If you think you need to have any witnesses subpoenaed, contact the Chief Administrative Hearing Officer as soon as you know you need a subpoena. It can take weeks to get the subpoena approved and served on the witness. If you want a caseworker or DHHS officer to testify on your behalf, you must request their presence in writing at least 10 days prior to the hearing.
Children are not allowed to testify (except for a child who has been "substantiated").
However, you can use oral or written statements of a child, including the sworn affidavit of a child, as long as the child did not make the statements just for use in your appeal. Also an adult can testify to what he has heard a child say or seen a child do. If you want to know more about hearing procedures, or the "substantiation" notice and appeal rules, ask DHHS and they must give it to you.
If you have papers you want the hearing officer to read--such as a child affidavit or a doctor's statement--you must give copies to DHHS 72 hours before the hearing, and you must bring extra copies of the papers to the hearing. Any other papers you plan to use in your appeal must also be given to the DHHS representative handling your case before the hearing. The hearing notice may set the deadline for giving DHHS your papers. If not, you have to give DHHS your papers at least 72 hours before the hearing.
It is a good idea to make an outline of the things you want to say and evidence you want to present. Include questions you want to ask your own and DHHS's witnesses. Include points you want to make to prove to the Hearing Officer that you did not abuse or neglect a child. This will help you to remember all of the facts and points you want to make. (If you file a court appeal later on, the court will rely only on this hearing record.)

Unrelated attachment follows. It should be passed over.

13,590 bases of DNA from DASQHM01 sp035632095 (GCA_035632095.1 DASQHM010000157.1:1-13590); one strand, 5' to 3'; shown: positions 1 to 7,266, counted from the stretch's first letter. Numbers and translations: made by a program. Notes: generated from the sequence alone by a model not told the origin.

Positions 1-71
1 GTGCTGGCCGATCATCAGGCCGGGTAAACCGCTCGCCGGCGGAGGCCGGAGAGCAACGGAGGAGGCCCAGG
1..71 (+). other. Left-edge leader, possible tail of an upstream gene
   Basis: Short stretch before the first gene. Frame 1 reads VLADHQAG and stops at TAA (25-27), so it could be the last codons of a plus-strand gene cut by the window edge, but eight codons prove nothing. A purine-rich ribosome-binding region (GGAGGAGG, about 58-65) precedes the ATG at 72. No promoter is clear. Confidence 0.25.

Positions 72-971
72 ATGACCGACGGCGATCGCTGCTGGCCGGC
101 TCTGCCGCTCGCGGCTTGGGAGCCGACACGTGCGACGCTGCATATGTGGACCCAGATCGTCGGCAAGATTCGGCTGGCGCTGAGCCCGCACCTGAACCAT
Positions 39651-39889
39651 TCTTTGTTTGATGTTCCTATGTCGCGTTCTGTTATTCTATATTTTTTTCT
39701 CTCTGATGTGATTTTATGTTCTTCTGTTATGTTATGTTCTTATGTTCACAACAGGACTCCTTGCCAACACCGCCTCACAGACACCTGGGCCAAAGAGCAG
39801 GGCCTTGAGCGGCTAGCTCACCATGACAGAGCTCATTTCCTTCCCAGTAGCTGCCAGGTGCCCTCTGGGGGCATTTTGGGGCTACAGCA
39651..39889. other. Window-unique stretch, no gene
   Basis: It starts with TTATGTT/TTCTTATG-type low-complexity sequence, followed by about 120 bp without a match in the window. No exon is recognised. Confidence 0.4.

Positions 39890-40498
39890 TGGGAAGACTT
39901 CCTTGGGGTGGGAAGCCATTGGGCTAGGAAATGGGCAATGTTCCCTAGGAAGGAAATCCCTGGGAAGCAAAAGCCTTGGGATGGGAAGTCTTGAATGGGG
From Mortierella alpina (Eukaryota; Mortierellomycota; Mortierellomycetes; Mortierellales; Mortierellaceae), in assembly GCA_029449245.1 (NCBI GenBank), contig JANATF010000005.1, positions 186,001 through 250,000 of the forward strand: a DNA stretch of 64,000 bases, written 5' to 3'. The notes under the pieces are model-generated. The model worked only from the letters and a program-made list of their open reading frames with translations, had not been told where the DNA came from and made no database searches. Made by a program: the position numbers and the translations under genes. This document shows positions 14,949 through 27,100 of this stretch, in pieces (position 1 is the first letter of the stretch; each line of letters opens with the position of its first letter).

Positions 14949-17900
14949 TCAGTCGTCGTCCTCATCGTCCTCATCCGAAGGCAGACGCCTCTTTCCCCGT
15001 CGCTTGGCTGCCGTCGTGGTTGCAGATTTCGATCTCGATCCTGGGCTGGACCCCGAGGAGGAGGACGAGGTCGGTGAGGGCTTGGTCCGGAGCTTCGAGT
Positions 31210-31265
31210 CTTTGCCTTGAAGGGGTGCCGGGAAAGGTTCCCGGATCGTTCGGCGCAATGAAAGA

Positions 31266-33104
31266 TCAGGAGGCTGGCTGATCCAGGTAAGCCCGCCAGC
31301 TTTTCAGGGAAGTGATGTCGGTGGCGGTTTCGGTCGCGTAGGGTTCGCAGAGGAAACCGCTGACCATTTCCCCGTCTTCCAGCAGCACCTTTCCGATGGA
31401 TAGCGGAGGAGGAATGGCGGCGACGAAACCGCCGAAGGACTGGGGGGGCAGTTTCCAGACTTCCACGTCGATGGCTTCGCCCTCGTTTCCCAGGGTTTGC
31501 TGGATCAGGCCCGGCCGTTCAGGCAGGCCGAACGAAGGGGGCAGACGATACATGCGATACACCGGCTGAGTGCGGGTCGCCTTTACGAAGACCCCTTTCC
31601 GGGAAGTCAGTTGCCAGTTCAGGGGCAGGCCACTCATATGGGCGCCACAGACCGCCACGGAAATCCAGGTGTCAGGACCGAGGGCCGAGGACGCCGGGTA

After the hearing, the DHHS hearing officer will mail you a copy of her decision.
What if I lose the administrative hearing?
You can appeal to the Maine Superior Court. You must file your appeal with the court within 30 days of getting the decision. This would be difficult to do without a lawyer. Seek legal help right away.
What if I have a Court case about the same issues?
If you have a Court case in Maine or any other state about the same issues, DHHS will not decide your appeal. Even though they will not decide your appeal, you must file the appeal!
You have 60 days after the Court case ends to tell DHHS that you now want your appeal with them to go forward. If you do not tell DHHS within 60 days, you lose your right to a paper review or an administrative hearing. If the Court found you abused or neglected a child, or put a child in jeopardy, you might not have a right to a paper review or administrative hearing.
Can I get help with any of this?
You have the right to have a lawyer at any time during the DHHS appeal process. If you cannot afford a lawyer, Pine Tree Legal Assistance may be able to help you. Although we cannot take all of these cases, we will consider taking your case if:
- you are the victim of domestic violence and you were substantiated for failure to protect your child;
- you are a parent with a mental illness; or
- you stand to lose a professional license or job due to substantiation
Updated August 2009